Although the Holidays are when many Police Officers and California Highway Patrol are stepping up their enforcement of Sonoma County DUI checkpoints. Any time of year a Santa Rosa DUI checkpoint can be in place. It’s often the off time of year when some folks reckon that they can get away with a few drinks. Avoiding DUI penalties and hefty DUI insurance rate increases.
A sobriety checkpoint is a tool that law enforcement use to evaluate random drivers for signs of drug and alcohol impairment. A sobriety checkpoint may be a stop on the road, freeway, or other public road. Law enforcement decides ahead of time what process to use when stopping vehicles (i.e. every fourth car is stopped).
Contrary to what many people thing, sobriety checkpoints are legal. In 1990, the United States Supreme Court declared that sobriety checkpoints did not violate citizen's Fourth Amendment right against unreasonable search and seizure. They decided that when these checks are preformed with minimal intrusion under specified guidelines, the benefit of these checkpoints greatly outweighs the minor intrusion on individual's rights. Each state has adopted laws of their own regarding sobriety checkpoints. Currently, approximately eleven states prohibit the use of sobriety roadblocks; however California is NOT one of the eleven.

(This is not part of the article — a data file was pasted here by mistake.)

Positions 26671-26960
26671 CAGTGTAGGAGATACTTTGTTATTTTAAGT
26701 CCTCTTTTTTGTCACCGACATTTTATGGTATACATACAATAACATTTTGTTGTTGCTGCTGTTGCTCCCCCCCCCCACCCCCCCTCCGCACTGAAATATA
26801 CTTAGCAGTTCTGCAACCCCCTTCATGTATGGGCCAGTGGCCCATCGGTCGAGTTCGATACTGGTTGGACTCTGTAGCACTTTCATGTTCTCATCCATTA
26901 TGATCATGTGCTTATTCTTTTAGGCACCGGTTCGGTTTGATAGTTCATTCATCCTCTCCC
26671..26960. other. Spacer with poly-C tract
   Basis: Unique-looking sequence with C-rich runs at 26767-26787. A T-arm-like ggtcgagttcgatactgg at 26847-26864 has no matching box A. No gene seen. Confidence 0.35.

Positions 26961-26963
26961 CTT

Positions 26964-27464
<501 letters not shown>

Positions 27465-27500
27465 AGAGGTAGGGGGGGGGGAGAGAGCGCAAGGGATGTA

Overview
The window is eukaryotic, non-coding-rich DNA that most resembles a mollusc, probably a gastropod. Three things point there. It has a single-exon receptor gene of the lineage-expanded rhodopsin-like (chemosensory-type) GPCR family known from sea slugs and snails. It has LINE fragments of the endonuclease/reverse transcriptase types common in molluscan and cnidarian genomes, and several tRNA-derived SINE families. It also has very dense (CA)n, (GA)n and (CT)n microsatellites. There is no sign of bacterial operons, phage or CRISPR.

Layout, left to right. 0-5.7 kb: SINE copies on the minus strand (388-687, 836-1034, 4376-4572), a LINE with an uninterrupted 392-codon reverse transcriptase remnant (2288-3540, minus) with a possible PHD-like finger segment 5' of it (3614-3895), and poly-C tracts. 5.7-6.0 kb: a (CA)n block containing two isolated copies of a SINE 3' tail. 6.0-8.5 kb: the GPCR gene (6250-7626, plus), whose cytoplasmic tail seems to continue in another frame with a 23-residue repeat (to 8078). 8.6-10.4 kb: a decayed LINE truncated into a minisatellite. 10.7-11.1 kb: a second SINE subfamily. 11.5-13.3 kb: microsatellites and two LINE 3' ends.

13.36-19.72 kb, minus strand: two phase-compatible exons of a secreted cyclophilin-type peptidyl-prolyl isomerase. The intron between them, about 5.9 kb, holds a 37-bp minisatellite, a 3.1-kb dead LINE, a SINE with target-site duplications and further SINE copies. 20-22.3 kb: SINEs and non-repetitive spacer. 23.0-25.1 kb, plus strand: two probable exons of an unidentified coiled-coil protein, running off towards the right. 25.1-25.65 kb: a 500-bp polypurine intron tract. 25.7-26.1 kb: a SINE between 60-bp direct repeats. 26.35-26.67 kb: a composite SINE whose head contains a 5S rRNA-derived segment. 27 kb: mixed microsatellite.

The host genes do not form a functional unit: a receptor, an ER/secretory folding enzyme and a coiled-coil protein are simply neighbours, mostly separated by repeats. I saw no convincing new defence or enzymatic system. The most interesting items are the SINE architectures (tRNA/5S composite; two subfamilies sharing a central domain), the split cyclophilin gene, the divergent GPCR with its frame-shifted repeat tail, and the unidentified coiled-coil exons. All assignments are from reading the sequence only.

The most common signs of impairment which are looked for during a sobriety checkpoint stop are:
- the odor of alcoholic beverages or drugs
- blood shot eyes
- the presence of alcoholic containers or drug paraphernalia in the vehicle
- slurred or difficult speech
- fumbling or other physical signs of intoxication
- admission of drug or alcohol use
- inconsistent responses to answers
- detection of alcohol by a passive alcohol screening tool
As with any routine stop, you are required to provide identifying information such as your name, address, driver's license, and registration. By law, you do not have to say anything. REMAIN SILENT. Anything you say could potentially be used against you. Admitting to drinking or consuming drugs (even in small amounts: “I just had one!”) can be construed as admitting guilt. DON'T SAY ANYTHING.
Most police officers will not tell you this, but you do NOT have to take field sobriety tests (FST). Those are the ones where you have to walk a line, touch your nose, and do other similar stunts. These are designed for failure. You are not required by law to take these tests. However, if you do refuse you probably will be arrested on suspicion of DUI. What is best for you defense later on down the road is not always the best if you are trying to avoid an arrest all together.
While you are not required to take the initial breathalyzer test, which many consider to be just another FST, you ARE required, under implied consent laws, to submit to chemical testing of your blood, breath, or urine, at the request of an officer upon arrest on suspicion of DUI. These may be done, out of the flow of traffic, at the scene of the checkpoint, or you may be brought to a nearby facility for this testing. If you are not arrested after testing, you are free to leave and do not have to say anything.
If you were charged with drunk driving after a sobriety checkpoint investigation this holiday season, you need the help of a competent attorney as soon as possible. Contact JVS Law
today for your free initial consultation.